The political untruth few politicians dare challenge is that London and Londoners have grown rich at the expense of the rest of the UK. This folk falsehood circulates largely unimpeded because few stand to gain from challenging it: not a chaotic Conservative government frantic to preserve its gains in the former “red wall”; not populists like Andy Burnham who fatten their majorities by pandering to misplaced northern grievances; not journalists and broadcasters feeding prejudices about the so-called “metropolitan elite”; not even Labour nationally, which unsurprisingly, fears falling victim to such stereotypes.
Faced by this edifice of denial, it often seems an exercise in futility to point out that taxes raised in London and distributed around most of the rest of the UK dwarf every year the strings-attached £5 billion provided to Transport for London since the spring of 2020, when the pandemic wrecked its finances. It remains to be seen if the latest government proposal, tardily proffered late on Friday evening, amounts to a realistic settlement. And with no sign so far that either of the candidates seeking to become the country’s next Prime Minister intends to end the tiresome London-bashing of the outgoing one and his cronies, the capital must contemplate relying more heavily on its own resources to maintain the economic strength that is so vital to the country.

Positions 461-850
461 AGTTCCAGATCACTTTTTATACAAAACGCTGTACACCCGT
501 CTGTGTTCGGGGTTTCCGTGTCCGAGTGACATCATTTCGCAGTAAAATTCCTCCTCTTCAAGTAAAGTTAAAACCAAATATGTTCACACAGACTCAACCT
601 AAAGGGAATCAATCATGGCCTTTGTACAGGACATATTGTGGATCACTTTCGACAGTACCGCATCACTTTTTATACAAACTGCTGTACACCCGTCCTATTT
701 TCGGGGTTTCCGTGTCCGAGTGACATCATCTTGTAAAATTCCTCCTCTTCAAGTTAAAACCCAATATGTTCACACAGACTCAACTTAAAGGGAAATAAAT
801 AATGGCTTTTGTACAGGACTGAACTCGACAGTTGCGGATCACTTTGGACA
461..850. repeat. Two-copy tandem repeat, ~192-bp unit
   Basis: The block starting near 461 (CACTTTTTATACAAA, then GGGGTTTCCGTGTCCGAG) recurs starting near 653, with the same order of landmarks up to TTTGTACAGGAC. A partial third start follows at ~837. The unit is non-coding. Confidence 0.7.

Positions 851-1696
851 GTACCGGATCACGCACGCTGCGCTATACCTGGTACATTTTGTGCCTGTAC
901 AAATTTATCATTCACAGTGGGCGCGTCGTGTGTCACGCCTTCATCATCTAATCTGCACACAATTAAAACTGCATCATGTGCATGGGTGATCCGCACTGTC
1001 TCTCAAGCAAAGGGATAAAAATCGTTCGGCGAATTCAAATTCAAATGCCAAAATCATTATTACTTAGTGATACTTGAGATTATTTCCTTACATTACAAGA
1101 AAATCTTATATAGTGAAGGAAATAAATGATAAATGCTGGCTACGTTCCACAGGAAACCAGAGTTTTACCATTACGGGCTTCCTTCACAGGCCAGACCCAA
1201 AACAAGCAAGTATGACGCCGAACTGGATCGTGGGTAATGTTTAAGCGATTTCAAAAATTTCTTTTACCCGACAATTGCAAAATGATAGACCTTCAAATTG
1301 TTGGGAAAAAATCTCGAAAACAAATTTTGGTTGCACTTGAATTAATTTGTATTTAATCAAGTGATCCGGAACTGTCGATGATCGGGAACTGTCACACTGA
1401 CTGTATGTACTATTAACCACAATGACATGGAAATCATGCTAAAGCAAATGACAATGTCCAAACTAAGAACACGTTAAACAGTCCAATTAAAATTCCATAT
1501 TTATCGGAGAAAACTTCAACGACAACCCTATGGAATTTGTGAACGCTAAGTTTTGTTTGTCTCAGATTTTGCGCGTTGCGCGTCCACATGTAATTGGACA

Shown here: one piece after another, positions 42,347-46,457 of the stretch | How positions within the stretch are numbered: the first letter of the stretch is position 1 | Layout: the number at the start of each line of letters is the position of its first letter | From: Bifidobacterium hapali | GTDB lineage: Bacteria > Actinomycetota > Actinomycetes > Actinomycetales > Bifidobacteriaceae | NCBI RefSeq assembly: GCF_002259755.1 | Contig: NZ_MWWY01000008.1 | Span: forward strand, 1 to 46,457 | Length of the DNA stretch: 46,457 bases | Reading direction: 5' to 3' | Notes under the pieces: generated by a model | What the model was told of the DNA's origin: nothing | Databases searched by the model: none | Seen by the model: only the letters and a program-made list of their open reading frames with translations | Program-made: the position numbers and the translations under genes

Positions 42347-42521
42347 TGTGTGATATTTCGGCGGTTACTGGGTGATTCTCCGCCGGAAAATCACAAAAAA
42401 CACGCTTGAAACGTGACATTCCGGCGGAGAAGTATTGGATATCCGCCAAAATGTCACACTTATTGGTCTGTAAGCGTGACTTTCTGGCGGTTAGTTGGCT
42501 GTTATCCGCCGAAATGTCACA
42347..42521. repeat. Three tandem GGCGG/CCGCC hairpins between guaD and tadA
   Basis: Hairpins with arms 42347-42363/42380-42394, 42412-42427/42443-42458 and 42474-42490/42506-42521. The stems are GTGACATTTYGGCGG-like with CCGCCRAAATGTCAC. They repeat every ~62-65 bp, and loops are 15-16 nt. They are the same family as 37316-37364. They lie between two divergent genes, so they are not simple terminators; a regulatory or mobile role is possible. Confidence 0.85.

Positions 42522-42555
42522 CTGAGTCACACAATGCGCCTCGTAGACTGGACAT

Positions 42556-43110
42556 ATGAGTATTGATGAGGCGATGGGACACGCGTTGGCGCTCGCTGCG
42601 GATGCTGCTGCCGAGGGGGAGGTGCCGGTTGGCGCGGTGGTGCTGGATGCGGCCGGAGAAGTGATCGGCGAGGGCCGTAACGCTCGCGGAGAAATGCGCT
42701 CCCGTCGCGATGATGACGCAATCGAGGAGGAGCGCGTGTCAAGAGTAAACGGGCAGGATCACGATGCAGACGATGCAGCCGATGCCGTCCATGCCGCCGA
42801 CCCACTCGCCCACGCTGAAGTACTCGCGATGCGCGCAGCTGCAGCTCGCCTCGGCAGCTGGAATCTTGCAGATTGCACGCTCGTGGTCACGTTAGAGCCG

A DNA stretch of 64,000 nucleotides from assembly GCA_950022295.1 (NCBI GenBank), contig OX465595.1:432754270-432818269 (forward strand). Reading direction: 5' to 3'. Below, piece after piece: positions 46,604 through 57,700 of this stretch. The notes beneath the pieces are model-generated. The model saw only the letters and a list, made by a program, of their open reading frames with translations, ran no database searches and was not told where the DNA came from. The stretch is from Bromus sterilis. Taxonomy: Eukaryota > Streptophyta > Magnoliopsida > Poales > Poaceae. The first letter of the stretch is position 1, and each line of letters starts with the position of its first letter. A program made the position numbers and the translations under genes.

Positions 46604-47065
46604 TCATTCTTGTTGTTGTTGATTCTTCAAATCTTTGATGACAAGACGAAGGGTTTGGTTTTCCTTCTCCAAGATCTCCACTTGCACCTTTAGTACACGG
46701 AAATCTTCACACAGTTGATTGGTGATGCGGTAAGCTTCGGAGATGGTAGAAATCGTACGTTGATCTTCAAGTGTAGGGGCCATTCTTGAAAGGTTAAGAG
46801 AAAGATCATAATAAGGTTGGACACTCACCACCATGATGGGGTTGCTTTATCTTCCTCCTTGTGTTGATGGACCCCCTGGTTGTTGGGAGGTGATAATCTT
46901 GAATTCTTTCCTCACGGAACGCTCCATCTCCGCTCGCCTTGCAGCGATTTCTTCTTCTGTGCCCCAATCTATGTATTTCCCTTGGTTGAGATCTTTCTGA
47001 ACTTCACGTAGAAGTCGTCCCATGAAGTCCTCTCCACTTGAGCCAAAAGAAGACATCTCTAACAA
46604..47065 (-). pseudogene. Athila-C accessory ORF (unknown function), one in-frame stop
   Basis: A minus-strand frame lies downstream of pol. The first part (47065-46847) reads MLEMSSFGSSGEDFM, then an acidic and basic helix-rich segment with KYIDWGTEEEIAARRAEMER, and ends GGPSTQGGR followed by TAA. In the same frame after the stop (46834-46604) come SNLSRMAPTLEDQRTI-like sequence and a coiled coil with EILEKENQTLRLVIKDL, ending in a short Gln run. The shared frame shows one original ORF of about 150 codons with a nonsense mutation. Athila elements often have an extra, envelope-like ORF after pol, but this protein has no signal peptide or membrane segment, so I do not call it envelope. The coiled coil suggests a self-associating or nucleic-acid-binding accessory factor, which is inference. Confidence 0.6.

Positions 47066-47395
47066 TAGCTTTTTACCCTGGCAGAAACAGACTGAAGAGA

That is the suggestion advanced at City Hall last Wednesday by Alexander Jan, a contributor to On London, former Arup economist and now chair of the Central District Alliance (CDA) business improvement district. Speaking at Business LDN’s annual Building London Planning Awards last week, which CDA sponsored, he stressed that “we must redouble our efforts to convince others that London and Londoners should not somehow be deprived of the opportunity to have a properly funded transport system, a fair share of affordable housing or local government resources to pay for day-to-day public services.”
But, he continued, “if those efforts fall on deaf ears, perhaps we need to think more radically”. And he asked:
“Do we, the London business community, together with City Hall, the City and the boroughs, need to take greater control over our own shared destiny? There might be some tough choices to be made and some of them will be financially burdensome. But we know, for example, that without the extra additional taxes from business for Crossrail, the Elizabeth Line would never have been built.
This is a room full of experts from both public and private sectors who are already doing great things for London. I believe we should work harder to harness this energy, expertise and ambition to think more radically, more collectively and with a greater sense of urgency to find a pathway to sustainable growth, competitiveness and the best life chances for all those who call themselves Londoners.”